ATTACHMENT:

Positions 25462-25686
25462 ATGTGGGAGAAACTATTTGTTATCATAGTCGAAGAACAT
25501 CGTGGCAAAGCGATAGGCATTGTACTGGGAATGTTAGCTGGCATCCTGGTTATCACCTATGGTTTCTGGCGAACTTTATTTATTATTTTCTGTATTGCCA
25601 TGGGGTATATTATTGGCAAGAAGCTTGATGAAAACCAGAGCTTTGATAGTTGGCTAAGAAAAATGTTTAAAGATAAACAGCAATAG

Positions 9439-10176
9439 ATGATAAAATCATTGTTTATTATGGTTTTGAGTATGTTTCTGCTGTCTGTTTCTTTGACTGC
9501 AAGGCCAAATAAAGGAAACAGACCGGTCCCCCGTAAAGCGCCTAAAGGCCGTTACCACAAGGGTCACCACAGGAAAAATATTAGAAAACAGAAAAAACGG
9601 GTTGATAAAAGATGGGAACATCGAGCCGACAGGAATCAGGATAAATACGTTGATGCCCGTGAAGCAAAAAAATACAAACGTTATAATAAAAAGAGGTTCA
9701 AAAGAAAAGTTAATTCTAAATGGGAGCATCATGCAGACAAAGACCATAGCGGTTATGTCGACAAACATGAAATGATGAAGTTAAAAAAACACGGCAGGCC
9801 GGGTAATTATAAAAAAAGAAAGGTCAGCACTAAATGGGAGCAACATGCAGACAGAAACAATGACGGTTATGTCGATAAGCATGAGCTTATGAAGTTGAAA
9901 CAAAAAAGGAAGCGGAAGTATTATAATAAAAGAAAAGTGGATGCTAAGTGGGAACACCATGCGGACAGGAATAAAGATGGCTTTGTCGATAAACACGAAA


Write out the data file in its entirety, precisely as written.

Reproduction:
Positions 25462-25686
25462 ATGTGGGAGAAACTATTTGTTATCATAGTCGAAGAACAT
25501 CGTGGCAAAGCGATAGGCATTGTACTGGGAATGTTAGCTGGCATCCTGGTTATCACCTATGGTTTCTGGCGAACTTTATTTATTATTTTCTGTATTGCCA
25601 TGGGGTATATTATTGGCAAGAAGCTTGATGAAAACCAGAGCTTTGATAGTTGGCTAAGAAAAATGTTTAAAGATAAACAGCAATAG

Positions 9439-10176
9439 ATGATAAAATCATTGTTTATTATGGTTTTGAGTATGTTTCTGCTGTCTGTTTCTTTGACTGC
9501 AAGGCCAAATAAAGGAAACAGACCGGTCCCCCGTAAAGCGCCTAAAGGCCGTTACCACAAGGGTCACCACAGGAAAAATATTAGAAAACAGAAAAAACGG
9601 GTTGATAAAAGATGGGAACATCGAGCCGACAGGAATCAGGATAAATACGTTGATGCCCGTGAAGCAAAAAAATACAAACGTTATAATAAAAAGAGGTTCA
9701 AAAGAAAAGTTAATTCTAAATGGGAGCATCATGCAGACAAAGACCATAGCGGTTATGTCGACAAACATGAAATGATGAAGTTAAAAAAACACGGCAGGCC
9801 GGGTAATTATAAAAAAAGAAAGGTCAGCACTAAATGGGAGCAACATGCAGACAGAAACAATGACGGTTATGTCGATAAGCATGAGCTTATGAAGTTGAAA
9901 CAAAAAAGGAAGCGGAAGTATTATAATAAAAGAAAAGTGGATGCTAAGTGGGAACACCATGCGGACAGGAATAAAGATGGCTTTGTCGATAAACACGAAA